How to create self-love for emotional and physical health

How to create self-love for emotional and physical health

Many of us have heard that it is important to love ourselves, but rarely are we given the knowledge of how to do it. We are a society that is more judgmental than compassionate, and we tend to offer punishment as the corrective way to become “better.”

Many of us have heard that it is important to love ourselves, but rarely are we given the knowledge of how to do it. We are a society that is more judgmental than compassionate, and we tend to offer punishment as the corrective way to become “better.”

by Carole J. (Meisner) Morton —

Self-love is the strong inner energy that enables you to feel peaceful, confident, self-trusting and energetic, and gives you the ability to maintain loving relationships and a strong immune system. In this article, I offer you the knowledge needed to build a loving relationship with yourself.

Many of us have heard that it is important to love ourselves, but rarely are we given the knowledge of how to do it. We are a society that is more judgmental than compassionate, and we tend to offer punishment as the corrective way to become “better.”

As a result, children grow up acting self-punishing in an earnest attempt to become “better.” From spankings to detentions to prison, punishment has not cured our ills. We are actually sicker (both mentally and physically) due to our inner judgments and lack of self-love.

As the energy within us turns from judgment to compassion, we learn to relate to ourselves with kindness, patience, understanding and forgiveness — which is then naturally extended to others. We experience less stress and create better relationships. When we treat ourselves this way, we will not accept less than this from others, and we offer no less than this to others.

The steps to self-love are easy to understand but can be challenging, so I suggest that you find a support person who understands the process and can be of help. This can be a trained psychotherapist, a counselor or a clergy person. Most importantly, your support person must always advocate your innocence and help bring compassion to any self-blaming beliefs or guilty feelings you are carrying.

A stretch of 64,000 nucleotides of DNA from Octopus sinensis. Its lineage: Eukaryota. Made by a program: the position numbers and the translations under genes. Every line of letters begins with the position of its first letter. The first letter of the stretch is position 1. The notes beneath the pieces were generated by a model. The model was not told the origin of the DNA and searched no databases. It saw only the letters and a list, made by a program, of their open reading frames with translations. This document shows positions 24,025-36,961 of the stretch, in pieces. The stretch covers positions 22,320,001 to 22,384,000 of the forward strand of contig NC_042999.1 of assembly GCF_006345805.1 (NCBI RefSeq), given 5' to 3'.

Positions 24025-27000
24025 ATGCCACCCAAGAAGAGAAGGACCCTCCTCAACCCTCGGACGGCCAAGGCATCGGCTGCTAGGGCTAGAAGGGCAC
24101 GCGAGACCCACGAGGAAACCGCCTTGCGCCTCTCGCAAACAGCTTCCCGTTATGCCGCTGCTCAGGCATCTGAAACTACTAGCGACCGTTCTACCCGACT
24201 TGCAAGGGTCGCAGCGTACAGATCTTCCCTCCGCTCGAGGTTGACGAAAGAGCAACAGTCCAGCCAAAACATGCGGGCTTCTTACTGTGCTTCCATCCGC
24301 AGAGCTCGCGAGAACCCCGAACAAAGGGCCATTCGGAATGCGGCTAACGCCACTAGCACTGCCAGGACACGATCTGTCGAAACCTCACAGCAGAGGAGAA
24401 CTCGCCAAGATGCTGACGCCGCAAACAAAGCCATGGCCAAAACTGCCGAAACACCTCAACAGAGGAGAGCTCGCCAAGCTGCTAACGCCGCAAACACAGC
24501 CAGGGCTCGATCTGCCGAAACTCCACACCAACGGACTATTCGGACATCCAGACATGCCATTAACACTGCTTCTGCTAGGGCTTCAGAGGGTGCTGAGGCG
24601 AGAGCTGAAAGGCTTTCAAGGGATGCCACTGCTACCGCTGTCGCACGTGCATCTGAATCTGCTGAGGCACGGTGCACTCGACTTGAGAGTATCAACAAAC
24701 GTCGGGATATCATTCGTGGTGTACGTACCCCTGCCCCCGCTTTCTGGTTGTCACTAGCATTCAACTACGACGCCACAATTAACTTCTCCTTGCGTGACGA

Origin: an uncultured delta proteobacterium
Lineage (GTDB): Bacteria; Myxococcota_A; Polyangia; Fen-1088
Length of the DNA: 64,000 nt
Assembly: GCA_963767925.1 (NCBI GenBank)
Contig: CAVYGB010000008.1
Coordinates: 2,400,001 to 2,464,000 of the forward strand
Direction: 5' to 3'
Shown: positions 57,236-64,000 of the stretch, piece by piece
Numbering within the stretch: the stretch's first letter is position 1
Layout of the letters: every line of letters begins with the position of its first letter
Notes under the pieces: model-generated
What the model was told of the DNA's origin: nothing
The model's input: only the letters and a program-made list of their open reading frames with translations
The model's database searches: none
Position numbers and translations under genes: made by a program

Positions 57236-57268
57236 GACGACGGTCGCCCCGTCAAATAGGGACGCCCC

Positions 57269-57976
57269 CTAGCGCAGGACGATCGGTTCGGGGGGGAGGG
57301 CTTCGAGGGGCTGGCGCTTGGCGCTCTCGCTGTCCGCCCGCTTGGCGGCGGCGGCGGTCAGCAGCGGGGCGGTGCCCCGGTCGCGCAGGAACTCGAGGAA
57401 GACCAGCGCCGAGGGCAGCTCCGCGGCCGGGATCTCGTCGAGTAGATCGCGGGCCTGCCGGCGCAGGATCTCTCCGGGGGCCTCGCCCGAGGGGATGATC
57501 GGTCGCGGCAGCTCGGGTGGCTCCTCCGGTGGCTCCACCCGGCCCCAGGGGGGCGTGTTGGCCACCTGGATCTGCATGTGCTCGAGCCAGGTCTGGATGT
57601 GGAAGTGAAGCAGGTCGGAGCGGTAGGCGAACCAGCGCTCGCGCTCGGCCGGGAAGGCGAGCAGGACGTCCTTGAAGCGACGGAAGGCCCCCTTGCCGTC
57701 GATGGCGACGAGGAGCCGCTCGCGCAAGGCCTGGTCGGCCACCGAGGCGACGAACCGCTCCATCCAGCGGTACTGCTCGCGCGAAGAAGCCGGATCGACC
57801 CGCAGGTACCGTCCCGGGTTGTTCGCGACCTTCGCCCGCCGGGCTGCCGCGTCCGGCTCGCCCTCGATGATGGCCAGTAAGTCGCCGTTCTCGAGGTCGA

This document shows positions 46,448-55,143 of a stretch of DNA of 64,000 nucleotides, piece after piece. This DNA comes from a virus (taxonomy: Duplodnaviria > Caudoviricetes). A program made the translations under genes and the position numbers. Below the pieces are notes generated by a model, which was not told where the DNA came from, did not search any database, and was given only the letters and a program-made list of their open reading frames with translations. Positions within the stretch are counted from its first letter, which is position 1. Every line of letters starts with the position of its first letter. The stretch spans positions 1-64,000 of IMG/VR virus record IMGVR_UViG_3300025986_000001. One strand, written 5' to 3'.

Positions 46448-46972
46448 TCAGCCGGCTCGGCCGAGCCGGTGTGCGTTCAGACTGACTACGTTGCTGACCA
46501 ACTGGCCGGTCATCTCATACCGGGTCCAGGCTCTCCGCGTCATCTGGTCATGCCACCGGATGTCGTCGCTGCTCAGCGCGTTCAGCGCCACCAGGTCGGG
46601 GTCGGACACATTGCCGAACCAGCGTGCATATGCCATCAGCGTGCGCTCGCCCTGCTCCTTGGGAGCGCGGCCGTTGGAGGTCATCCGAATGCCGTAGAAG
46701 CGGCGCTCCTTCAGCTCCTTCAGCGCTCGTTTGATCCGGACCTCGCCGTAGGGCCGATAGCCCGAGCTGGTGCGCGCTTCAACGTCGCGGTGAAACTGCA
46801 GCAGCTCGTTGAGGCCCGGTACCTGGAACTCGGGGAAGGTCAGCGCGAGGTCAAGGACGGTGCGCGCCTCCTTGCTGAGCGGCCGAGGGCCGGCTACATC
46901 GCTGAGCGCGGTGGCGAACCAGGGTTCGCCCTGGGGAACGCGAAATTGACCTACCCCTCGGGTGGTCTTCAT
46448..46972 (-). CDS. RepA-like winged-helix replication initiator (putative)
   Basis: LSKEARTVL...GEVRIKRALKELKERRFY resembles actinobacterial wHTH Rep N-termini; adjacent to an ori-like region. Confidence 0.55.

1. Understand that the beliefs about yourself are the result of how you were treated in your early life. If you were not treated with sensitivity and kindness, then those beliefs about yourself are mistakes that need correcting. You always deserved to be treated with sensitivity and kindness, and you are not to blame.

2. Take responsibility for your feelings. They are the result of your beliefs about yourself — no one now is causing them. You will feel hurt or angry only if you believe another person’s rude behavior or mistreatment of you is somehow your fault. If you do not blame yourself for that person’s behavior (also known as “taking it personally”), you will not suffer the pain of hurt or anger.

3. Find compassion for the painful beliefs your inner-self holds. Help that inner-being reclaim innocence. There is always a reason for your behavior, but that reason is never that you are bad.

These are the nuts and bolts of the process of creating a loving energy within yourself. It can be hard work, but you are worth it.

 

Carole J. (Meisner) Morton is the author of Entering Your Own Heart: A Guide to Developing Self-Love, Inner Peace and Happiness. An integrative psychotherapist for the past 33 years, she is a mind-body-spirit medicine professional, teacher and public speaker. She holds two master’s degrees and is presently a Doctoral and Ph.D. candidate in integrative and natural medicine based in quantum physics theory. enteringyourownheart.com.

Reprinted from AzNetNews, Volume 34, Number 3, June/July 2015.

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